WASHINGTON, D.C. -- Responders have revived legislation that will permit notification of personnel exposed to HIV or other serious illnesses.
On Friday, President Obama signed the Ryan White legislation that includes the provision allowing hospitals to notify personnel about certain exposures within 48 hours.
When the bill was revised in 2006, the section allowing hospitals to tell first responders if their health could be in jeopardy was eliminated. The EMS community was not asked about the measure, and it was dropped.
Since then, EMS officials have been on a mission to get it reinstated.
And, even though Obama signed the bill, the work is not finished just yet, said Lisa Meyer, of Cornerstone Government Affairs.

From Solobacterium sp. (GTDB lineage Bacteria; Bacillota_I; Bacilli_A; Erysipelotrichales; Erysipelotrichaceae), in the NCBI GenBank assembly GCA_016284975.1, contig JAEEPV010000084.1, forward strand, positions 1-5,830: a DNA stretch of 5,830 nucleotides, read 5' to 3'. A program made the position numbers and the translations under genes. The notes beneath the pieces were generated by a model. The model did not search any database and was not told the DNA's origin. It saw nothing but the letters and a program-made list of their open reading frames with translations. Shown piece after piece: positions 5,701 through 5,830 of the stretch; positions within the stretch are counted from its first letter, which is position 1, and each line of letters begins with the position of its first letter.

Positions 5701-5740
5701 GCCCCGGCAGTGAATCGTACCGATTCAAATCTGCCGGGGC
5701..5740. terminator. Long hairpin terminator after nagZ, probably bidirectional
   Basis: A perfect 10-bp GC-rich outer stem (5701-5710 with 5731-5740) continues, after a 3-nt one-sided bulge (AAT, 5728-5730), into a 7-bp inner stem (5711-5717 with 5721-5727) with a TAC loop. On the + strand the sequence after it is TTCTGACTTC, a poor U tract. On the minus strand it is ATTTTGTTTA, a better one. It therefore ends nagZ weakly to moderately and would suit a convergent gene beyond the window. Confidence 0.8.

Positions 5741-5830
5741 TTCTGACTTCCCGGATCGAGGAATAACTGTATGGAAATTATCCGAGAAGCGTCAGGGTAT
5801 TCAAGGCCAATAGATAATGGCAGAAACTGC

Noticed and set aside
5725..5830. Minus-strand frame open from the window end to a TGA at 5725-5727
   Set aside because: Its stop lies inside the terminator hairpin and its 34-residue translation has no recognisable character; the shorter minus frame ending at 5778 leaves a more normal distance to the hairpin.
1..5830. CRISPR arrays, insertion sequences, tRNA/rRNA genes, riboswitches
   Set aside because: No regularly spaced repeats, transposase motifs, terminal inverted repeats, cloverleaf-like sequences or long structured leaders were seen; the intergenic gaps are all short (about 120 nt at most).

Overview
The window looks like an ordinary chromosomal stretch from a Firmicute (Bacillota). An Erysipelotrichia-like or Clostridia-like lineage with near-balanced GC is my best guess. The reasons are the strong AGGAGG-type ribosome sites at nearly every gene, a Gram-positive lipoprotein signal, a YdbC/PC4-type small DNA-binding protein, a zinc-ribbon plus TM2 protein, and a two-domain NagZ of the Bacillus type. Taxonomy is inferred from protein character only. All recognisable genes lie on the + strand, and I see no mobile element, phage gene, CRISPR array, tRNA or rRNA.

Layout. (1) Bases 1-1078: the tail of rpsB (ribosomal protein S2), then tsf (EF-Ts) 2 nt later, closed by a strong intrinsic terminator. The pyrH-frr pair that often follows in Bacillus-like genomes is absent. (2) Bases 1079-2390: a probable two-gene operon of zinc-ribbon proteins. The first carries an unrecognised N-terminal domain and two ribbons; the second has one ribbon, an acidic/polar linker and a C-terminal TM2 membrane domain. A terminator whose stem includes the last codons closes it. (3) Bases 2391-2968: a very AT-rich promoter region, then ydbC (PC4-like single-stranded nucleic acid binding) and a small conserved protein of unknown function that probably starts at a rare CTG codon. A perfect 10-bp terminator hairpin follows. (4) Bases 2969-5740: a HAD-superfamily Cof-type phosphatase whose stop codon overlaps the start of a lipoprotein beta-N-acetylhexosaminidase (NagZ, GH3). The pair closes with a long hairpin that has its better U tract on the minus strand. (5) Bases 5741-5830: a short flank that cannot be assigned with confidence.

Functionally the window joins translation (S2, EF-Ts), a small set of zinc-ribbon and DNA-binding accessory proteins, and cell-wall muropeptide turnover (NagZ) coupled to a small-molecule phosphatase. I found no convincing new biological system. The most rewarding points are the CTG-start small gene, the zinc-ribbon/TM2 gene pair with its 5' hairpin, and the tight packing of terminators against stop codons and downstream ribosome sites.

The legislation states that in the event of a federally-declared public health emergency, the HHS Secretary may wholly or partially waive the notification.
"We think it's important that people be notified if they have been exposed," Meyer said. "We are willing to waive the 48-hour rule. But, not notification entirely…"
Meyer said EMS and fire officials will be meeting with administration staff to discuss the matter.
Officials involved with the EMS Section of the IAFC have been active with helping get the legislation corrected.
“This legislation is so instrumental to the safety and wellbeing of our firefighters and paramedics, especially during critical times such as this when we see a rise in emerging diseases,” Chief Garry Ludwig, EMS Section chair said in a prepared statment.